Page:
By Missy Buchanan
A grandmother paused while her 9-year old grandson tried to scoop up sand with his bare feet. For the last half-hour, they had been strolling along the wide beach of the Atlantic, feeling the mist on their faces and picking up sea shells. She couldn’t remember the last time she had felt so free to enjoy her grandson in the beauty of nature.
Over the years she had traveled many places with all three of her grandchildren. They had ridden horses in the mountains and amusement rides at Disney World. One summer they had squeezed eight family members into a three-bedroom condo for a week-long romp at the beach. But this outing was different.
This year she was participating in Grand Camp at Epworth By The Sea on St. Simons Island, Ga., an intergenerational camp for grandparents and their elementary-aged grandchildren. More than a fun-filled vacation, Grand Camp is designed to nurture both the emotional and spiritual bond between grandparent and grandchild.
Faye Lacey affirms that Grand Camp is different from other family trips she’s taken with her grandchildren. When her youngest grandchild Rose lamented that she was not old enough to join her siblings for church youth activities and mission trips, Faye began to search for something special they could do together. She discovered Grand Camp and was soon convinced that she had found just the right place for a meaningful intergenerational experience in a faith-filled environment. Her expectations were exceeded.
“Grand Camp was special to both of us because neither of us had to divide our attention or schedules among others. The one-on-one experience was exceptional. The focus was on doing things with each other. It was truly a godsend,” Faye says.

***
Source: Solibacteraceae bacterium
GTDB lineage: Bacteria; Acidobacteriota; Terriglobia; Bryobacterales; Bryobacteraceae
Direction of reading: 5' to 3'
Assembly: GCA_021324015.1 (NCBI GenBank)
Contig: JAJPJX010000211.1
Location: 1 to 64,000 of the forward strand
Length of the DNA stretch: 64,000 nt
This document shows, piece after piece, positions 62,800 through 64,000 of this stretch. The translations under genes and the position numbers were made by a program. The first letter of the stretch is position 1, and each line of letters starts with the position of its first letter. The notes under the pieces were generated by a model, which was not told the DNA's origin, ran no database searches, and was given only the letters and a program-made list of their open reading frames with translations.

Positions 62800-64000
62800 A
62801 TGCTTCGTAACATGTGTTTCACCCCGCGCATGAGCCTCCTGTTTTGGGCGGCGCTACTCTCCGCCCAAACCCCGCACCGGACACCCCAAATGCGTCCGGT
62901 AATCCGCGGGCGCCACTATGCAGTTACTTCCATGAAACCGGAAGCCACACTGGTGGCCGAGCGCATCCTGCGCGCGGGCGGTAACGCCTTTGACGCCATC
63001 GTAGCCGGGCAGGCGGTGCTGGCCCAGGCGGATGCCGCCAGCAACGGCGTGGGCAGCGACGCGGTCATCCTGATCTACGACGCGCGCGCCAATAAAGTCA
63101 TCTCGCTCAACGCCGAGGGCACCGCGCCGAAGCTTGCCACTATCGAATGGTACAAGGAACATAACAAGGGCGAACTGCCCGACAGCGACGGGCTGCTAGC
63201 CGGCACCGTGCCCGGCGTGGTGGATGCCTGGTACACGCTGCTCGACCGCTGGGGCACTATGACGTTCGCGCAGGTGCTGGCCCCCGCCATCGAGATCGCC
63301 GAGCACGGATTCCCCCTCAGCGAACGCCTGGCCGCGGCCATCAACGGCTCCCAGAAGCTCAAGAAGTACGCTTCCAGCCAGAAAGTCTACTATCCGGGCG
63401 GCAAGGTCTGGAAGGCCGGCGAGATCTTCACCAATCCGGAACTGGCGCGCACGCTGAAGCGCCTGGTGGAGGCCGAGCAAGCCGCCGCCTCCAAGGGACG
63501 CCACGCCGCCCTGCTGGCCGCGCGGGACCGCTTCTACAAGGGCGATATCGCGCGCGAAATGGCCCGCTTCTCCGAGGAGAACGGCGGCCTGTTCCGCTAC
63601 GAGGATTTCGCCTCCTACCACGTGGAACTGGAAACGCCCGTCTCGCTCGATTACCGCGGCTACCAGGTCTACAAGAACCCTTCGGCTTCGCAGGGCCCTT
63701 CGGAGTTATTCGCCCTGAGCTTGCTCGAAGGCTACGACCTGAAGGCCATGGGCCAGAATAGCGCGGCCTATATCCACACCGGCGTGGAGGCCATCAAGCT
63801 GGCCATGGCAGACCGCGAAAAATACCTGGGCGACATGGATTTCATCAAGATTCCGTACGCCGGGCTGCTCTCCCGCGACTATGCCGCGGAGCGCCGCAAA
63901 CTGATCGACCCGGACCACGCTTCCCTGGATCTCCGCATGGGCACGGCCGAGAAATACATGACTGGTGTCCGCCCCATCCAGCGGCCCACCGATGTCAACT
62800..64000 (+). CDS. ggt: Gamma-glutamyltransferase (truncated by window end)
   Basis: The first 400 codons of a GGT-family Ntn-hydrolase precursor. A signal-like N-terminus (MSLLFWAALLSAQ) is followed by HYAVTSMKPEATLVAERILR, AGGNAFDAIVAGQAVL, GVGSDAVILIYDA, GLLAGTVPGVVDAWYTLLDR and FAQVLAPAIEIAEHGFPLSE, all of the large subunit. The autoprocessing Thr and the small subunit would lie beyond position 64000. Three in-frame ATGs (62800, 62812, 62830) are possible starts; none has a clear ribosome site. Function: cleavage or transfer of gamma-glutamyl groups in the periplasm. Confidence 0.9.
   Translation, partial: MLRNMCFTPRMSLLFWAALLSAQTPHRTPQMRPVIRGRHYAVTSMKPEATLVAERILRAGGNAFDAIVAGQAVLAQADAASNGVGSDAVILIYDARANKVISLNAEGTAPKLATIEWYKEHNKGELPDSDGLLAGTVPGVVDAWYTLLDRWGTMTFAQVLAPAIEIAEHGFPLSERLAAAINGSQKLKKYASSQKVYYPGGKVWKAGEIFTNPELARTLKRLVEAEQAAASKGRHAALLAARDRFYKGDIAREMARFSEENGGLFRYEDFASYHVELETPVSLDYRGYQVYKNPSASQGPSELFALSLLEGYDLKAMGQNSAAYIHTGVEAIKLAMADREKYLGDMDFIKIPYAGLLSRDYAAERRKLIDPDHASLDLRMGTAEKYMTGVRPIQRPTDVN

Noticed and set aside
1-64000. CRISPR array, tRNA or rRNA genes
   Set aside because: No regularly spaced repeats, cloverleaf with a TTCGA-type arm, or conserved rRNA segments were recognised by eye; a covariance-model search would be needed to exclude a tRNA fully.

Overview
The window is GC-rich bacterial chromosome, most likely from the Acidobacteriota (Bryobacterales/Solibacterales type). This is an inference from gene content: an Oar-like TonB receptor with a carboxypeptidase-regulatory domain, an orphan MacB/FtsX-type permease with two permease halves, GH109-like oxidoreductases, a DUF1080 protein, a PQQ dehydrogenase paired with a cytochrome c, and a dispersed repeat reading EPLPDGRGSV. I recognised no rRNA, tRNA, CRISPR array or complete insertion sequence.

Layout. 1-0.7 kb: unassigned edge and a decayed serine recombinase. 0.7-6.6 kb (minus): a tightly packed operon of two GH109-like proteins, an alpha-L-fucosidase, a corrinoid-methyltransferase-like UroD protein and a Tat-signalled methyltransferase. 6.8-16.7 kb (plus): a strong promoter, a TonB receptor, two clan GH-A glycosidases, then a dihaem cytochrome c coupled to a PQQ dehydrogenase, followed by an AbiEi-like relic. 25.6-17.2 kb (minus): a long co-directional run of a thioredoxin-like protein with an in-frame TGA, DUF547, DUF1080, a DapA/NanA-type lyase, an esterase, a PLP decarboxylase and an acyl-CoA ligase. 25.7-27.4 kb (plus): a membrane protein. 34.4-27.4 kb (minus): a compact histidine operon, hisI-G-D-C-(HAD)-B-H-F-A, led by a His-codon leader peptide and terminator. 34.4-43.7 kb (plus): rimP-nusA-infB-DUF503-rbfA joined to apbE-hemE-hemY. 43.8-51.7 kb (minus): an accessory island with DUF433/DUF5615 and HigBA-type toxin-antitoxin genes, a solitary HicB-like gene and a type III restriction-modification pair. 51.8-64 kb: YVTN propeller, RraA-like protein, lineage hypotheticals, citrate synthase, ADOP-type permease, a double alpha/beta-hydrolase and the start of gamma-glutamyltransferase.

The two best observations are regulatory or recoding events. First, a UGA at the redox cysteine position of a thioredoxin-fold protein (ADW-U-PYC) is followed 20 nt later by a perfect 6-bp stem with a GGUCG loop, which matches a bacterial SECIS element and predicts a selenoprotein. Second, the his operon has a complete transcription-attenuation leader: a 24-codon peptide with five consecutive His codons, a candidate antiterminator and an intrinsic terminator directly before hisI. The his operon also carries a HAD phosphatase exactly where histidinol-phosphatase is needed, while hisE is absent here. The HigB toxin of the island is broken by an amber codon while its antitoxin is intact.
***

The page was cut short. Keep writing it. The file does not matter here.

Judy McWhorter of Swainsboro, Ga., agrees. Last summer she took her 8-year-old grandson Patrick to Grand Camp. The middle child in his family, Patrick enjoyed not having to share his grandmother’s attention with his siblings.
“There was a variety of well-planned activities, but there was also free time in the afternoon,” she says. “Since Patrick enjoys sea animals, he really loved the dolphin cruise.”
Open to all
Don’t make the mistake of thinking, though, that the four-day event is just for solo grandparents with one grandchild. Grandparents, in pairs or singles, can attend with one grandchild or a dozen. Epworth, a well-known United Methodist retreat center, has lodging accommodations to fit the needs of each family.
There is a litany of traditional camp experiences for all to enjoy: swimming, biking, fishing, storytelling, crafting, beachcombing, sing-alongs, cookouts, bonfires and more. But there are two activities that seem to garner the most excitement: the shrimp boat cruise aboard the Lady Jane and the skits/talent show involving both grandparents and grandkids.
This year’s Grand Camp is scheduled from June 22 through 25 and is available to all, not just United Methodists in the South Georgia Conference. The theme this summer will be “Exploring the World of the Boy Jesus and His Family.” The camp director will be Dr. Ron Hall, a retired United Methodist minister who lives in the area and is a surf fishing enthusiast.
There are also some new activities: a butterfly release at evening vespers and Sunday school at the beach with sand sculpting.
After discovering Grand Camp at Epworth By The Sea, there is one thing I know for sure. I look forward to the day when my toddler grandsons get a little older so their Poppi and I can take them to Grand Camp. I want to watch them scoop up the sand with their bare feet and share with them the wonder of it all.
Ms. Buchanan, a member of FUMC Rockwall, Texas, is the author of several books, including Aging Faithfully: 28 Days of Prayer (Upper Room Books). Reach her at email@example.com. For Grand Camp info, see www.epworthbythesea.org.